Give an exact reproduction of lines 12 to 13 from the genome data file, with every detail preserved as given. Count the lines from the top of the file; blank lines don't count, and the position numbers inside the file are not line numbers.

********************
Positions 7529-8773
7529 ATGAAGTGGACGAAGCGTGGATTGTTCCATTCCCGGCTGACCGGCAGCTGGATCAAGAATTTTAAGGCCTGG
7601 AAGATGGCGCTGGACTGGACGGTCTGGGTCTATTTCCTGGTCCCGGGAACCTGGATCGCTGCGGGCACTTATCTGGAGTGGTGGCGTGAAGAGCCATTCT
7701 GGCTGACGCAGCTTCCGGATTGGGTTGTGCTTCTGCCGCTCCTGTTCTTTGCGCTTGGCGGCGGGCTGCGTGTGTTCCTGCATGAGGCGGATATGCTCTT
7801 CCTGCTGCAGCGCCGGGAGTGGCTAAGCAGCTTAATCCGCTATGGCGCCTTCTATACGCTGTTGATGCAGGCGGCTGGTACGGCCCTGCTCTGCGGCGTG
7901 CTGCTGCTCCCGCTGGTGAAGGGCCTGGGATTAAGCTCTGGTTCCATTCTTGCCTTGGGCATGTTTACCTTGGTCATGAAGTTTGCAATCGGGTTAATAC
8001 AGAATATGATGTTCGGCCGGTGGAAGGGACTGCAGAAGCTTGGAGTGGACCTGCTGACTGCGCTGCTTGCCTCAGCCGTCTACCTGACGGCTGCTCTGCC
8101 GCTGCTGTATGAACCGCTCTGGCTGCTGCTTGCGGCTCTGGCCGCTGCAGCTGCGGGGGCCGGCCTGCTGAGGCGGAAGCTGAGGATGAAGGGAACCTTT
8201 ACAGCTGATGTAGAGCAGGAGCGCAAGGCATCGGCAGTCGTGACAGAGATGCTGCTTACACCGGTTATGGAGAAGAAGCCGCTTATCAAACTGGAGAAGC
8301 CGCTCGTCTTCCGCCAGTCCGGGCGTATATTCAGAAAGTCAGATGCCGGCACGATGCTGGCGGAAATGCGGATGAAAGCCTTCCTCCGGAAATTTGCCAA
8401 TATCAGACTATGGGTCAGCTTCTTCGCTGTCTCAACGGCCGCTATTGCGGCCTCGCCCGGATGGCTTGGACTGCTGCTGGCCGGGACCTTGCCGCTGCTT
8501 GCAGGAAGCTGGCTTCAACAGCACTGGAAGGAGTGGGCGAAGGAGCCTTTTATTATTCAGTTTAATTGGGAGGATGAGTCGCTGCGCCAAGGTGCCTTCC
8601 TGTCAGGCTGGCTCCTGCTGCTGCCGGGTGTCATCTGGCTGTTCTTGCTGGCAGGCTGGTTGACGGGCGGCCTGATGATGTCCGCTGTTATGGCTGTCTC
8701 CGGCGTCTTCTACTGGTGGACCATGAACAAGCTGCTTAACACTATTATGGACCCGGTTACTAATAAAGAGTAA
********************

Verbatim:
8501 GCAGGAAGCTGGCTTCAACAGCACTGGAAGGAGTGGGCGAAGGAGCCTTTTATTATTCAGTTTAATTGGGAGGATGAGTCGCTGCGCCAAGGTGCCTTCC
8601 TGTCAGGCTGGCTCCTGCTGCTGCCGGGTGTCATCTGGCTGTTCTTGCTGGCAGGCTGGTTGACGGGCGGCCTGATGATGTCCGCTGTTATGGCTGTCTC